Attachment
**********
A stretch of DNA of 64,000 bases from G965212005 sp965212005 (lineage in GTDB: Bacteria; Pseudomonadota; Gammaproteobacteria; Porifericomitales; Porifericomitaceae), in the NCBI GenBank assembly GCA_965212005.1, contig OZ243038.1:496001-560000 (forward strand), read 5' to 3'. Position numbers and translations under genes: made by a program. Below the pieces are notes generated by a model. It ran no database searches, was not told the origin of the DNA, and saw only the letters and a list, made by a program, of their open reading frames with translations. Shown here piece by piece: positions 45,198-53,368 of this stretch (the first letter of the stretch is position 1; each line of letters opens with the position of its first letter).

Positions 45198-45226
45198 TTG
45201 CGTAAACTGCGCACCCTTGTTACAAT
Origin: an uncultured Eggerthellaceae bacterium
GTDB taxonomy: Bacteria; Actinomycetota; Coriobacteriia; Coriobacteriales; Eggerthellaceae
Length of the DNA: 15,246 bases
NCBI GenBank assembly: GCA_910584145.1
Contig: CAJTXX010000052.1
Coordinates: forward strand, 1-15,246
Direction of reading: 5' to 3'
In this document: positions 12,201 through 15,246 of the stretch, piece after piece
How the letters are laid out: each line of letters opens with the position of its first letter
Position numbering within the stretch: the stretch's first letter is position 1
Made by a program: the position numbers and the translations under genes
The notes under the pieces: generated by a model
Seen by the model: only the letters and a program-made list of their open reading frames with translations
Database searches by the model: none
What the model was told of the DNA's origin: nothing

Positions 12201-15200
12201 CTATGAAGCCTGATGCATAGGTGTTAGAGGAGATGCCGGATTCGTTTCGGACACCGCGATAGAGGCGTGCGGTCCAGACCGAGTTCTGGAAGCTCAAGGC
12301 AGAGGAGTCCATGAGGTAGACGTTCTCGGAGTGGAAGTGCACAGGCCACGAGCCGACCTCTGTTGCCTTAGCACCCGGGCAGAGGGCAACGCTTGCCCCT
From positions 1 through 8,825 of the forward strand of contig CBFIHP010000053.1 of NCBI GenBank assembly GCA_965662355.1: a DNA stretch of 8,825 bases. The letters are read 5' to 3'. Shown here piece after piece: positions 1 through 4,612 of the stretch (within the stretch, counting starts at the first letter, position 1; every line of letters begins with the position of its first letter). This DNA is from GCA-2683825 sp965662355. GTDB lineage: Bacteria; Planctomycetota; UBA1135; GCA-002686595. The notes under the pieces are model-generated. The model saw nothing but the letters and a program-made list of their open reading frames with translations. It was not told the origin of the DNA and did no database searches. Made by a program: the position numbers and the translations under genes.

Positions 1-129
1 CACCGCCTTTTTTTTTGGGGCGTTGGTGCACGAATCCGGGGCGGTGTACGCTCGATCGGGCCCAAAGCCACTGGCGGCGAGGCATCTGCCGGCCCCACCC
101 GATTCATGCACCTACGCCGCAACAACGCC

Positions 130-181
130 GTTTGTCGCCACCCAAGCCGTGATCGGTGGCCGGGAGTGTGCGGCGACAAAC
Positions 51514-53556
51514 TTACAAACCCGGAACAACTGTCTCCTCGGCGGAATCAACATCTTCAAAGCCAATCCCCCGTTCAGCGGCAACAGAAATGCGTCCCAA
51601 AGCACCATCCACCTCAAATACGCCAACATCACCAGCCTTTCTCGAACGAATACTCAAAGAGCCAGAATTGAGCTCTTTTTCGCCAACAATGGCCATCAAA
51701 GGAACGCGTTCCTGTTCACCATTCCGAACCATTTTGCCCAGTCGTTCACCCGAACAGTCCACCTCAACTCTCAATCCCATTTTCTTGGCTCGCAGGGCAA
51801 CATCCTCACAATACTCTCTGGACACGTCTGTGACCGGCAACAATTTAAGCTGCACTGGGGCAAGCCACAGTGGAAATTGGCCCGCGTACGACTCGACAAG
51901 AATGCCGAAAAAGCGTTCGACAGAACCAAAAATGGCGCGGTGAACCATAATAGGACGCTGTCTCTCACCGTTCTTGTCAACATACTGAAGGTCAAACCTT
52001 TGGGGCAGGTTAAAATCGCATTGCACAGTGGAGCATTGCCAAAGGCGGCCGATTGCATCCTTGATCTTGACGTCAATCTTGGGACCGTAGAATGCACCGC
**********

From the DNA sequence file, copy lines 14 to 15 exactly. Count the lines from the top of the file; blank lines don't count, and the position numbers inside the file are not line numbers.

Position numbering within the stretch: the stretch's first letter is position 1
Made by a program: the position numbers and the translations under genes